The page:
I’ve long been puzzled and frustrated by matters of economy. Questions about inflation, interest rates, markets, and money have always confused me, and whenever I’d express this to other people the reply most often given was, “That’s okay, no one understands that stuff.” I finally realized that someone had to understand at least some part of it, otherwise how was it even an academic subject?
I Googled “best book on economics” and Skousen’s tome was one of the hits.
I have never sat down and read a textbook that I didn’t have to. This experience got me thinking about how I could take my reading project to the next level with actual study. I approached this read with real discipline, and a plan: fourteen pages a day, first thing in the morning, and leveraged ChatGPT 4.0 (an artificial intelligence-powered chatbot) to explore concepts and reinforce my understanding. It was through this month-long practice that I came to realize how superior GPT could be to a human professor. To address the AI alarmists in the room: yes, it’s like a Terminator, but one that will not stop until it’s answered all your questions. But that’s a topic for another discussion.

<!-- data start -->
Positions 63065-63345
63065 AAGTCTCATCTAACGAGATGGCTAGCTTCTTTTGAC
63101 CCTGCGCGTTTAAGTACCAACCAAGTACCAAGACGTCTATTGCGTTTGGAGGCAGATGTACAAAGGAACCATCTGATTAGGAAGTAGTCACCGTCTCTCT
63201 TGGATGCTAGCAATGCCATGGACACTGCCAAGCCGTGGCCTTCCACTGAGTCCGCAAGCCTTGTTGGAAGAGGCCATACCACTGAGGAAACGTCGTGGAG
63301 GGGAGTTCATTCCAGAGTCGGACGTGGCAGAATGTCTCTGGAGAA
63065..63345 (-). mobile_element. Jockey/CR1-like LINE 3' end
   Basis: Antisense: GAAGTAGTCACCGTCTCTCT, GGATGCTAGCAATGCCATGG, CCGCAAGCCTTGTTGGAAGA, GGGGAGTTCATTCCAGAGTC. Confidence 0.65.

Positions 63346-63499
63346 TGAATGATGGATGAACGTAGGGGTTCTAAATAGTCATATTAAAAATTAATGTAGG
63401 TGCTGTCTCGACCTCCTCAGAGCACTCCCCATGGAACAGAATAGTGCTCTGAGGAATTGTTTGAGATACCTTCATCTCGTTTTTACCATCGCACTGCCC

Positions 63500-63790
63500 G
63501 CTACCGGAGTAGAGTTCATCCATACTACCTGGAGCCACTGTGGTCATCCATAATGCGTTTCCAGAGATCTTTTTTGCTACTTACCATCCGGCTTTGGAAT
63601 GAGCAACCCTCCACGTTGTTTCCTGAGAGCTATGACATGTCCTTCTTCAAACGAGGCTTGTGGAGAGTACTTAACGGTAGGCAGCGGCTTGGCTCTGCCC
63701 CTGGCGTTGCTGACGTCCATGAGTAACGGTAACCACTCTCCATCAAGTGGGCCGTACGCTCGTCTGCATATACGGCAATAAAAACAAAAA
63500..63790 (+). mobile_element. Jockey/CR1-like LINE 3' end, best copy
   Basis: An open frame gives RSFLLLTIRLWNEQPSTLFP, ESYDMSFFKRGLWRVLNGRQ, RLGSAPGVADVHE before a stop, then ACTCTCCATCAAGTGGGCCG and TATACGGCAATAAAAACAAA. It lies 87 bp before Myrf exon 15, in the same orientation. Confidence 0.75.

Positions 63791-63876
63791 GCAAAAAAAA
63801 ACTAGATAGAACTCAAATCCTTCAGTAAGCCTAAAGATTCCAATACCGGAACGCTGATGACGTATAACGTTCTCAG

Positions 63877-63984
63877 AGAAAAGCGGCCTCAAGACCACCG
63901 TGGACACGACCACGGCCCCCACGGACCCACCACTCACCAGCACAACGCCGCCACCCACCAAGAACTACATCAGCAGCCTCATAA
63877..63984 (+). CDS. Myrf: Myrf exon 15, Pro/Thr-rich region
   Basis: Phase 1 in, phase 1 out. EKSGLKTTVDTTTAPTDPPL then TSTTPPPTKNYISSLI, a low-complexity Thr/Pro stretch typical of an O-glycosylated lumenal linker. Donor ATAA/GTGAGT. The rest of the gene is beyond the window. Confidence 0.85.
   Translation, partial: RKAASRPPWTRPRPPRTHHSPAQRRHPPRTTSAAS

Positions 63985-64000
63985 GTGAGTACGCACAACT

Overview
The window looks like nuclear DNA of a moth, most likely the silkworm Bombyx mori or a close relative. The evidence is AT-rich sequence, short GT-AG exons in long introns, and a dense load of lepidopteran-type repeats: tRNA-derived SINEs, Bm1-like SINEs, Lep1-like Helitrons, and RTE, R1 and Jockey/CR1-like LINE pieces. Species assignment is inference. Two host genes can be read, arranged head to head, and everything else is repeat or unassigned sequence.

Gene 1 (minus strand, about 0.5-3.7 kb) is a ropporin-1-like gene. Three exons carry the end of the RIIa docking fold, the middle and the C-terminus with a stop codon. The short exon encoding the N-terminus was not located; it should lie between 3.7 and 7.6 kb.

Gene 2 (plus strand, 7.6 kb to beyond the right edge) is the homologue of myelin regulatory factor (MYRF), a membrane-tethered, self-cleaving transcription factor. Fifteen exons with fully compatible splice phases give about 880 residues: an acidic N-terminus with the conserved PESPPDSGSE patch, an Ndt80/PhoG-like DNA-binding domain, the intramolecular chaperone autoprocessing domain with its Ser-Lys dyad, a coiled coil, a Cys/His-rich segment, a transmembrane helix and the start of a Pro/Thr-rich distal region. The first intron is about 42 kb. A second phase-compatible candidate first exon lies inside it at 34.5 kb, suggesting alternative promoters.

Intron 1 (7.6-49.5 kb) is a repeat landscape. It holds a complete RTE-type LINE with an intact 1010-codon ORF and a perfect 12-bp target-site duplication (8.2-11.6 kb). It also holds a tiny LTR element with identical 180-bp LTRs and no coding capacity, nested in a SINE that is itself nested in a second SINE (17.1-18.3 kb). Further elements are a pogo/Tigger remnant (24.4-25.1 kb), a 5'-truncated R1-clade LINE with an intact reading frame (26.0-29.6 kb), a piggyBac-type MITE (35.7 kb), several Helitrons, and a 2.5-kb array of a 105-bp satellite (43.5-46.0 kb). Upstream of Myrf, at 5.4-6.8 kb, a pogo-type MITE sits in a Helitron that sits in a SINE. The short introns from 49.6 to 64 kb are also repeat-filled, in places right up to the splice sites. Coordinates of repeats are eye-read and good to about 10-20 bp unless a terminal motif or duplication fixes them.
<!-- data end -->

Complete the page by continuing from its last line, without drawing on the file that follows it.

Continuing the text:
It's also worth noting that this was the first time I’ve ever read any non-comic book from cover to cover on an iPad. I used to think it would be too distracting or fatiguing, but in the short sessions I used it was easily tolerable. This was a huge breakthrough, as there is a wealth of informational textbooks available through the university’s library.
The self-study program worked, and I now have a rudimentary understanding of the foundations of economic thought. There were no explicit exercises in the book, and I think I would have been better served by writing out summaries of each section and then confirming those with GPT, refining everything down into personal notes. That being said, my crack-of-dawn conversations with the large language model produced over 40,000 words, nearly enough for a textbook of my own!
As for Modern Economics, it’s a remarkably easy book to digest that gives you exactly what the title says. I was worried I’d get lost in discussion of theory and mathematics, but Skousen does an excellent job of keeping it conversational and often injects much-needed humor. I highly recommend this as an introductory text to economics, provided you’re willing to go abroad on occasion to fill in any gaps you may have with vocabulary: I came away with thirty-eight new words myself.